Undecided voters scramble to make up their minds before Monday election
It’s the last weekend before election day Monday and voters across the Greater Toronto Area are still deciding who they want to have as their country’s leader.
While a record number of Canadians voted in advance this year, new polls from Nanos Research shows that there are still around 10 per cent of voters who haven’t made up their minds.
On Saturday morning in the Port Credit neighbourhood, which is part of the Mississauga South riding, people were spending time by the harbour with politics on their minds.
The Kokaly family, who were enjoying their Saturday by throwing breadcrumbs to hungry ducks and geese, told CTV News Toronto that they were still unsure who to vote for.
“We’re still undecided, we’re between two parties,” Majd Kokaly said, as he cradled a child in one arm.
While the riding has voted either Conservative or Liberal since its inception, Majd and his wife are split between the Liberals and the Greens.
Nelson Wiseman, a University of Toronto professor, said people who are planning to choose a leader on the day of the election may be shocked by the number of options they have once they get their ballot.
“There are a number people that do decide how to vote on the day of the election,” he said. “When they go in … many are surprised by how many candidates there are.”
Resident Raed Masri said he hasn’t voted yet, but is leaning toward voting for the Liberal Party.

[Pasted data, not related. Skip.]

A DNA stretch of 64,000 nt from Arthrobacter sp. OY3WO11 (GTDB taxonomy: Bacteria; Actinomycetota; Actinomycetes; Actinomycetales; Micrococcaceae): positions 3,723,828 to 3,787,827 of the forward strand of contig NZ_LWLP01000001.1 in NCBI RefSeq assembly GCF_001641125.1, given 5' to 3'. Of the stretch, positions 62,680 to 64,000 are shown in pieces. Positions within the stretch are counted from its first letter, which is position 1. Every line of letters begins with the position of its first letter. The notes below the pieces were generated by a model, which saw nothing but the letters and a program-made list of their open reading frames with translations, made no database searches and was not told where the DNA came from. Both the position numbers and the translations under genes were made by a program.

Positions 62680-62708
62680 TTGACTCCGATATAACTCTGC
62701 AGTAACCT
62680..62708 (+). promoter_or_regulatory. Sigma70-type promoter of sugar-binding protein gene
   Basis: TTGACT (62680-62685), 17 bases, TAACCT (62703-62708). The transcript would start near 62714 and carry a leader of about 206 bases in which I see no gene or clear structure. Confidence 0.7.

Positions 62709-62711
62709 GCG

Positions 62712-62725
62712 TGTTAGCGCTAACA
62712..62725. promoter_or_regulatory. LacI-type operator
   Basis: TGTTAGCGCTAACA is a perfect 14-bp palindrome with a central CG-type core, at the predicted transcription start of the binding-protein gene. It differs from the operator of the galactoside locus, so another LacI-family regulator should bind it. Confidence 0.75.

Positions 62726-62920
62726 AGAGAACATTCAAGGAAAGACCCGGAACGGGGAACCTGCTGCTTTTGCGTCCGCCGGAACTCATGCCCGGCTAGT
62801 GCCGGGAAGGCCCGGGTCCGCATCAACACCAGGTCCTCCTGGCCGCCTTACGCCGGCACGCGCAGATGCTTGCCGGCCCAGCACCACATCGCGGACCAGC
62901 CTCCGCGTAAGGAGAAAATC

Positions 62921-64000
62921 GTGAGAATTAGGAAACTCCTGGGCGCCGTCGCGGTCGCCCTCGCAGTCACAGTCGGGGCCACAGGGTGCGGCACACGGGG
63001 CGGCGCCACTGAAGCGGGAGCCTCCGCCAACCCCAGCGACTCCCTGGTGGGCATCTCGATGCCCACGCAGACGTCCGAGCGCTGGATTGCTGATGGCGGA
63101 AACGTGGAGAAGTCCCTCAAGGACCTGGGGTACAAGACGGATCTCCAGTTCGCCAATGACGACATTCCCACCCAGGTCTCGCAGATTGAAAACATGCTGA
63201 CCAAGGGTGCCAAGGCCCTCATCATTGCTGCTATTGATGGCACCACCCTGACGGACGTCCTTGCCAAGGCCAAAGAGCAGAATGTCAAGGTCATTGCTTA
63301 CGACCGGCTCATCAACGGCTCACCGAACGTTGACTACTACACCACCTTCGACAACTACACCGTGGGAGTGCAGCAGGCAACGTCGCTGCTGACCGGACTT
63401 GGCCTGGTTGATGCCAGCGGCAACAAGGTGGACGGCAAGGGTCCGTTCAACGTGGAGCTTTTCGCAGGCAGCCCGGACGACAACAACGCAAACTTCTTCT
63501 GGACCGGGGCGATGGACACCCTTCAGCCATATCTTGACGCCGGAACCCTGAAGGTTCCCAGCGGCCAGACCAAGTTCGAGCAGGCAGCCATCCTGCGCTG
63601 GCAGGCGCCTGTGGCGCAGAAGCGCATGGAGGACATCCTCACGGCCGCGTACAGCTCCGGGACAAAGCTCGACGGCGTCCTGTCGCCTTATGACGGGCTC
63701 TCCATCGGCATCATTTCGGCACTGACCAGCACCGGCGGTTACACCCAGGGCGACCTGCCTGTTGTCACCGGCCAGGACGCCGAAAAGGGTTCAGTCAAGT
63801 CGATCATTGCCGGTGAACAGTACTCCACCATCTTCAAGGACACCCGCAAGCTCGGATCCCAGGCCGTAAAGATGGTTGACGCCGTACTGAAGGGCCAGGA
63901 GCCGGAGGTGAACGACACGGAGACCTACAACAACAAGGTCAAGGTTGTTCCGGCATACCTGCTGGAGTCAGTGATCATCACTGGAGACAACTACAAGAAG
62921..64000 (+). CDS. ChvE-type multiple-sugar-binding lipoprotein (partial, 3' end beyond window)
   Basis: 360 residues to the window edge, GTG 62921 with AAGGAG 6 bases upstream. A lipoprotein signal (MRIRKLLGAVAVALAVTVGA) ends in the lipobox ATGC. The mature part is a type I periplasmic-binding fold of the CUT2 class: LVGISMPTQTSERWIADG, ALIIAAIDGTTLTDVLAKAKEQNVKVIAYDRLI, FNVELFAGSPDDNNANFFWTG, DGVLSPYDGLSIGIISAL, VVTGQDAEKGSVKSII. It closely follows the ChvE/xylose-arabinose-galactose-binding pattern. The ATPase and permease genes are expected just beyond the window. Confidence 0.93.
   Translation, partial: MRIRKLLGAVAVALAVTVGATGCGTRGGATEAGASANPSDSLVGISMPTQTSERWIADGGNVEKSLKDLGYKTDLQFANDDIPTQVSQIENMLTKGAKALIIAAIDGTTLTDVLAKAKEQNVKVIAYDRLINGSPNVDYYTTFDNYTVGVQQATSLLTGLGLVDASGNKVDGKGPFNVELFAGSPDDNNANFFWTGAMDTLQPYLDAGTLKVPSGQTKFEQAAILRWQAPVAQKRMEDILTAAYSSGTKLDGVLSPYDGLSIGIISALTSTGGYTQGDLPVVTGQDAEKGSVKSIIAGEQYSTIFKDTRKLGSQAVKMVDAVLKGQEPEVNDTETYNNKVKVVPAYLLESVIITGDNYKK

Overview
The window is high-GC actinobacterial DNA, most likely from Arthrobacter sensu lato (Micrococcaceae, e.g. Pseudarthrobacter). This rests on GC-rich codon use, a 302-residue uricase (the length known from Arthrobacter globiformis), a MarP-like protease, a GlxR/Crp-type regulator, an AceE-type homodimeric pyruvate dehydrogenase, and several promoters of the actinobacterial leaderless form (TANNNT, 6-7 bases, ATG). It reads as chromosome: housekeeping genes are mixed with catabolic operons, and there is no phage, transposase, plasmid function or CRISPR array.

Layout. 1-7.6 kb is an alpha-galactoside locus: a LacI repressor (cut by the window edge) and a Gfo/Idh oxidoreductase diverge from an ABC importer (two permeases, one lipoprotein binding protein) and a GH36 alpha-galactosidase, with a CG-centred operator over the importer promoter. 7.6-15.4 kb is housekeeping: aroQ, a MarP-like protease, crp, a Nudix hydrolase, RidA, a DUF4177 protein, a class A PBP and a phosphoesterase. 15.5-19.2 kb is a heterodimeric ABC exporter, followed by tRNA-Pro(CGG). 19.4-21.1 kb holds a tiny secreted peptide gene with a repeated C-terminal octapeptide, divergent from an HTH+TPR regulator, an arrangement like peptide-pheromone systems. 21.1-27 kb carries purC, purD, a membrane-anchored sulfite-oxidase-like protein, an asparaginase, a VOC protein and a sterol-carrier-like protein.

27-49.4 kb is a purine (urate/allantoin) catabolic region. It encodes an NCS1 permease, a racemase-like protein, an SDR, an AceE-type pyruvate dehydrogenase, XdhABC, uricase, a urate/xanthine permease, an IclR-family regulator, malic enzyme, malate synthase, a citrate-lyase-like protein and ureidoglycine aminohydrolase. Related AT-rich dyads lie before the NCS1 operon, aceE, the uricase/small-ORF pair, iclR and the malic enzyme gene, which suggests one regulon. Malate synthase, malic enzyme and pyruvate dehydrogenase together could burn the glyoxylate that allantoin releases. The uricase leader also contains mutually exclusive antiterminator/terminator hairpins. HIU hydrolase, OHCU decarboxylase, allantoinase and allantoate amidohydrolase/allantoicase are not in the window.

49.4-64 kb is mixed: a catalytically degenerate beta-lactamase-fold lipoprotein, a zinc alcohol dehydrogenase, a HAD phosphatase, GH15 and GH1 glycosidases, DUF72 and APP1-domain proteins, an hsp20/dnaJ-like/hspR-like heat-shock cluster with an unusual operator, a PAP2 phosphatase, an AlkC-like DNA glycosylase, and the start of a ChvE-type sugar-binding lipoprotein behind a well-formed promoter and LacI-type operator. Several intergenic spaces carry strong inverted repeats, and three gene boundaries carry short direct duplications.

“[That’s] probably my decision,” he said Saturday. “I like the fiscal responsibility of the conservatives, but I feel like on some other fronts they are not representing us in the best fashion.”
Resident Mike Brake, who was out walking his dog Saturday, told CTV News Toronto, that it was finances that drove him to vote in the advanced polls.
“I’ve already made up my mind from a voting perspective. I’m sort of a fiscal conservative, so I do think it’s time for a regime change,” he said.
Resident Keith Powell said he and his wife moved into Port Credit from Georgetown five years ago.
Although he’s had enough of Prime Minister Justin Trudeau, Powell said he is cynical about the process, and doesn’t believe any party will actually follow through on their promises.
This late in the campaign, there’s not much the various political parties can do to sway votes, but Wiseman said where and how they campaign says a lot about how they see things shaping up.
Voters have almost less than 24 hours to make up their minds.